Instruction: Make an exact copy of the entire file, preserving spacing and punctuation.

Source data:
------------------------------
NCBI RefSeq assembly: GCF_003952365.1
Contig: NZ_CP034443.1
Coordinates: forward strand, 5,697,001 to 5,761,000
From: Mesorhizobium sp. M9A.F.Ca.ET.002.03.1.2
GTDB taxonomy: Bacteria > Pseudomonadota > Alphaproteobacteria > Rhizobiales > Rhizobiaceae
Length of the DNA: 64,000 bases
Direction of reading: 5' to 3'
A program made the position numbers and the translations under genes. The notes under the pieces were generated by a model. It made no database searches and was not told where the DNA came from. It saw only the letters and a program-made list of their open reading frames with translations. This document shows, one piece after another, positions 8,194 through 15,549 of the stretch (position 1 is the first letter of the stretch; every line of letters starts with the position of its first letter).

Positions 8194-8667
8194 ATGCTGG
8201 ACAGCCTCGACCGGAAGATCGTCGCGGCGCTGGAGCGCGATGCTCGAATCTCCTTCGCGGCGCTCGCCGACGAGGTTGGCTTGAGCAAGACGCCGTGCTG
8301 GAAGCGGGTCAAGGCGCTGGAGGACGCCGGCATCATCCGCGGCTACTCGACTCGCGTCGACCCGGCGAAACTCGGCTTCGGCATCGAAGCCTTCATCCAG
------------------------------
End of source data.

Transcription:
NCBI RefSeq assembly: GCF_003952365.1
Contig: NZ_CP034443.1
Coordinates: forward strand, 5,697,001 to 5,761,000
From: Mesorhizobium sp. M9A.F.Ca.ET.002.03.1.2
GTDB taxonomy: Bacteria > Pseudomonadota > Alphaproteobacteria > Rhizobiales > Rhizobiaceae
Length of the DNA: 64,000 bases
Direction of reading: 5' to 3'
A program made the position numbers and the translations under genes. The notes under the pieces were generated by a model. It made no database searches and was not told where the DNA came from. It saw only the letters and a program-made list of their open reading frames with translations. This document shows, one piece after another, positions 8,194 through 15,549 of the stretch (position 1 is the first letter of the stretch; every line of letters starts with the position of its first letter).

Positions 8194-8667
8194 ATGCTGG
8201 ACAGCCTCGACCGGAAGATCGTCGCGGCGCTGGAGCGCGATGCTCGAATCTCCTTCGCGGCGCTCGCCGACGAGGTTGGCTTGAGCAAGACGCCGTGCTG
8301 GAAGCGGGTCAAGGCGCTGGAGGACGCCGGCATCATCCGCGGCTACTCGACTCGCGTCGACCCGGCGAAACTCGGCTTCGGCATCGAAGCCTTCATCCAG